How to Change The Interior of Your Webpage…

… without erasing the entire thing. In this article, I’ll teach you how to do this by editing a single division, making it easy for you to add a feature on your web page that changes with a Javascript function. (My example will use a button, since that’s a simple user interaction.)

Javascript makes it simple to edit the code within tags. For example, suppose we set up a division:

<div id=”somediv”></div>

Within a Javascript function, we can easily change the contents of this tag by changing its interior html code. First, we grab the tag:

var element = document.getElementById( “somediv” )

Recall that “var” means variable. Basically, what I’m doing here is saving a pointer to an element in the document with the id “somediv”. The only thing in our document with that ID should be the division I presented above.

We access the interior HMTL of the division by simply tacking on “innerHTML”. Save a string to this to change the interior HTML. It could look something like this:

document.getElementById( “somediv” ).innerHTML = “<p>New paragraph</p>”;
OR
element.innerHTML = “<p>New paragraph</p>”;

Within this division, or any HTML tag, are something called “child nodes”. For all intensive purposes, these are other tags. We edit these almost exactly the same way as the division (because they also have an element called “innerHMTL”). The only difference is that we have to add childNodes[ childNumber ] between the “getElementByID(…)” and the “innerHTML”.

Do note that when you are saving to the innerHTML, if you have a quotation mark inside of your HTML text, you need to precede it by a slash ( \ ) so that the browser knows it belongs in the string (as opposed to terminating it).

I’ve provided an example below, and you can try it out on JSFiddle: (Note: this is not the end of the post)

<html>
<head>
<style type=”text/css”>
#area
{
position: absolute;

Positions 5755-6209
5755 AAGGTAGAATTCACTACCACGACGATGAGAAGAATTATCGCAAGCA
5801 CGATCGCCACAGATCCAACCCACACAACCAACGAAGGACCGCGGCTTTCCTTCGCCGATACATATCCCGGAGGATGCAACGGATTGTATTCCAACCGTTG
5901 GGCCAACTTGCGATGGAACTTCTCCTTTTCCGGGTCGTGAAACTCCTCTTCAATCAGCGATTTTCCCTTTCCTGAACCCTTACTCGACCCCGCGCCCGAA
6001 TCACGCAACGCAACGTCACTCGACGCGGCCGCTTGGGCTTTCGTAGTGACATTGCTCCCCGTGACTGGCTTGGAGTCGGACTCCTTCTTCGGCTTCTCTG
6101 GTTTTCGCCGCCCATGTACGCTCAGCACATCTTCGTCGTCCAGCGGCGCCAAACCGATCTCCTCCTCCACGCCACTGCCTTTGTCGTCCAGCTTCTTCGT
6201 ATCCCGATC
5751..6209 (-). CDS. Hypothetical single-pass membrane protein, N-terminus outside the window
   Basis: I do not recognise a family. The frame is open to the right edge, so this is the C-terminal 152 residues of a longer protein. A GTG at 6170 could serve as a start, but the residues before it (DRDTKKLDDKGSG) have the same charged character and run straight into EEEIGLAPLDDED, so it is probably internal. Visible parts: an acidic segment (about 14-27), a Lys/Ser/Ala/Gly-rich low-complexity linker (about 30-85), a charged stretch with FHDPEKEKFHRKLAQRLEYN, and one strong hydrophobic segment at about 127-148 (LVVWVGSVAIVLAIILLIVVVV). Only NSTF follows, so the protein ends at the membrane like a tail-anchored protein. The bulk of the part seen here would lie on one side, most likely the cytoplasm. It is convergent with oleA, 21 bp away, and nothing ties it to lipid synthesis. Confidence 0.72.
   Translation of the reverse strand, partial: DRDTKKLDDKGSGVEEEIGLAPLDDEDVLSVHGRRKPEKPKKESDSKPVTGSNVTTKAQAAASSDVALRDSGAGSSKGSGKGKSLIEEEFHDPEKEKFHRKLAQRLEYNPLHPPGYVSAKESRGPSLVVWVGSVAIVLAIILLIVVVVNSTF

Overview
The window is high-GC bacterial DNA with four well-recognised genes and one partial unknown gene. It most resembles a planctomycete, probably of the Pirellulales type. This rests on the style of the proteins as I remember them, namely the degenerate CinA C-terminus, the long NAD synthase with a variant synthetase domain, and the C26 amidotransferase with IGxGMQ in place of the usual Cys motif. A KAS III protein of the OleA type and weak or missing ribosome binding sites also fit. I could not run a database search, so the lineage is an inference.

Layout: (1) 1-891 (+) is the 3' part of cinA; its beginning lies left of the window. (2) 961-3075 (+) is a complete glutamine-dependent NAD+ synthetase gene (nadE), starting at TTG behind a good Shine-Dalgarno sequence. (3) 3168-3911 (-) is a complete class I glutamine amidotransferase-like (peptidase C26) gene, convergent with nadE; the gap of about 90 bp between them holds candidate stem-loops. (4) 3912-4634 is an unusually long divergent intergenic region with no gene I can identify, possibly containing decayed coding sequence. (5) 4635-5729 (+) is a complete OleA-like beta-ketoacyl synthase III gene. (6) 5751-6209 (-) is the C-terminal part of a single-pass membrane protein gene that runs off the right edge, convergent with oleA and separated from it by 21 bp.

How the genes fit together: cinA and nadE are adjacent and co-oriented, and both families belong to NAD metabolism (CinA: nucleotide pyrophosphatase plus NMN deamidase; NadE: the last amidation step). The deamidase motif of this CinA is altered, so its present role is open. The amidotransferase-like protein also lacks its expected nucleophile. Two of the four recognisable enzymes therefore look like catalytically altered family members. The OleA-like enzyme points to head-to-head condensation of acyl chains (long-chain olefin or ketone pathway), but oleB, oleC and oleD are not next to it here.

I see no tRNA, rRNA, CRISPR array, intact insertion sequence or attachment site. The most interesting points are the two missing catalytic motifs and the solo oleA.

background-color: red;
}
</style>

<script type=”text/javascript”>
function start()
{
var elem = document.createElement( “div” );
elem.innerHTML = “NOT!”;
document.getElementById( “area” ).appendChild( elem );
}

function reset()
{
document.getElementById( “area” ).innerHTML = restore();
//document.getElementById( “area” ).childNodes[1].innerHTML = “”;
}

function restore()
{
var newHTML =
“<button onclick=\”start()\”>Punch this</button><button onclick=\”reset()\”>Reset</button> “;
return newHTML;
}
</script>

</head>

<body>
<div>An example</div>
<div id=”area”>
<button onclick=”start()”>Punch this</button>
<button onclick=”reset()”>Reset</button>
</div>
<button
</body>
</html>

But wait, there’s more!

Suppose we don’t want to type out everything in one line when we want to add it. In that case, it’s easy to just append to the document. You’ll find how to do that here, but the gist is this, utilizing the division I wrote up at the start of this article:

// create a new element you want to insert

var element = document.createElement( “p” );

// creates the tag given in quotes.
// change the contents

element.innerHTML = “Hello world”;

// insert that element into the division, noting that it will come up last

document.getElementById( “somediv” ).append( element );

Or you can remove the element via:

document.getElementById( “somediv” ).removeChild( element );

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About chronologicaldot

Just a Christ-centered, train-loving, computer geek.
This entry was posted in software and tagged , , , , , , , , , , , , , , , , , , , , , , , , , , , , , , , , , , . Bookmark the permalink.

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